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April 2006

Announcement of a publication

Modernizing national agricultural extension systems

A practical guide for policy-makers of developing countries


Agricultural extension is taking on new dimensions because of a global movement for reforming the national extension systems in developing countries. New learning needs of farming communities are emerging as the world enters into an era of globalization, privatization, decentralization and market-liberalization, while the traditional public extension services have not yet transformed in order to meet those needs satisfactorily. This publication addresses an increasing demand for practical, action-oriented guidelines which policy-makers could use in reforming extension systems.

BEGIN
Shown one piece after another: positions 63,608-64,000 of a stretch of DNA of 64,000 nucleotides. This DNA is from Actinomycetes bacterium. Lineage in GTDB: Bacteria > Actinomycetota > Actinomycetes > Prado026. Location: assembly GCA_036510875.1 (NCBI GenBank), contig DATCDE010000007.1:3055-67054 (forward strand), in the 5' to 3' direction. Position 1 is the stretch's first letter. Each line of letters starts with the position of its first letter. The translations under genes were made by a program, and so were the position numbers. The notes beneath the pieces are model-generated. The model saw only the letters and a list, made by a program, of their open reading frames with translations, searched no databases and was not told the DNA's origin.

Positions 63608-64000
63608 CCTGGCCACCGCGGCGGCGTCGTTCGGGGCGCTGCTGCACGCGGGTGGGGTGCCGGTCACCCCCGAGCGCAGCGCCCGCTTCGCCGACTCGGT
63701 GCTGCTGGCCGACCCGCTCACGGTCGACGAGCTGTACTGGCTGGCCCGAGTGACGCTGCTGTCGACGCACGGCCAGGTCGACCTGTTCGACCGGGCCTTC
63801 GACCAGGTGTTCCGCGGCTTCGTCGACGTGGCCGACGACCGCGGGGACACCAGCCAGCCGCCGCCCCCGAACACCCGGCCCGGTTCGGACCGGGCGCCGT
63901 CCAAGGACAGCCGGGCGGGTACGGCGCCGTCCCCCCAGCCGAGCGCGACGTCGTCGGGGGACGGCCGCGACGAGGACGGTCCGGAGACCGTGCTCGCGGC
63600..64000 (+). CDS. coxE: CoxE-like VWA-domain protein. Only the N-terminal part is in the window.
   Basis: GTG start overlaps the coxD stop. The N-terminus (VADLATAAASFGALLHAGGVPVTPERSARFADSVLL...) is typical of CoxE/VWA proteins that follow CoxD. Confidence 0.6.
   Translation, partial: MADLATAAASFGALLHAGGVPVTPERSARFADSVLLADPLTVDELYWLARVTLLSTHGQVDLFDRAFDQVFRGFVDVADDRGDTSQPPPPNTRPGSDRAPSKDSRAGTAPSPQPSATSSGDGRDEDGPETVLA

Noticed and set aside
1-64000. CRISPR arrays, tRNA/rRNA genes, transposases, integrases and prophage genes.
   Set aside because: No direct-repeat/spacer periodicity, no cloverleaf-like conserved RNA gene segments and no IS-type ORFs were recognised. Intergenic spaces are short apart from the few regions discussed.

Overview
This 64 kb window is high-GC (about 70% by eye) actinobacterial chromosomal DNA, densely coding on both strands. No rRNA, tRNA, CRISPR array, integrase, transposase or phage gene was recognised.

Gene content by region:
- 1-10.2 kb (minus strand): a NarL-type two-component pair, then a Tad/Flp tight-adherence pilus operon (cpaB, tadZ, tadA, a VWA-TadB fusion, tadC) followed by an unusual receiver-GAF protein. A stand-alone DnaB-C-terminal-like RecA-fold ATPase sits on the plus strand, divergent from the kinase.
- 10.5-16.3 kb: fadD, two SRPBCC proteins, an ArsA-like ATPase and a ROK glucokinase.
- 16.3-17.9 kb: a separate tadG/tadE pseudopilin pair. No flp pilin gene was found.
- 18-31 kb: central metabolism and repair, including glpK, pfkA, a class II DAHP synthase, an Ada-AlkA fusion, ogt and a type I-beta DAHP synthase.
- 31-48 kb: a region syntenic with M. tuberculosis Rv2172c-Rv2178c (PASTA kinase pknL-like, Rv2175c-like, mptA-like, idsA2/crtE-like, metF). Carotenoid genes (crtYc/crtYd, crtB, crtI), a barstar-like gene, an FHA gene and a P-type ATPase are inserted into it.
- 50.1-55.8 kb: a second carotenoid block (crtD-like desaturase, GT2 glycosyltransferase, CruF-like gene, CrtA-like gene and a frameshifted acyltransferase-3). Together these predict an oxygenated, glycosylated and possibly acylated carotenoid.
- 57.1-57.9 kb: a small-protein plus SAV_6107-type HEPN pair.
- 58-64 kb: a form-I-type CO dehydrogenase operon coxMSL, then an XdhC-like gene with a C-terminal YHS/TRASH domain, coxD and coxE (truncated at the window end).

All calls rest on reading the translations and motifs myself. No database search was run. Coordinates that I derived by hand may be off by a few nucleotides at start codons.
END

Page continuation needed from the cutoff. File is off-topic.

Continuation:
This paper makes the case that, in spite of criticism of public extension services, the function of extension whether performed by public or private institutions, or a mixture of both, remains very important in fighting hunger and rural poverty. Global developments that are posing challenges to the traditional form and methods of the extension organizations have been discussed. Two frameworks are presented, one to determine whether there exists a real need to reform the extension systems, and the other for assessing the extent of reforms in any extension system. A set of 15 guidelines, which is neither theoretical nor academic in character but based on years of experience and observations in the real-life situations, has been suggested for policy-makers along with the required key actions. The guidelines, if followed properly, could transform the traditional agricultural extension services into a viable force capable of meeting new demands in knowledge dissemination to men and women farmers of all categories.

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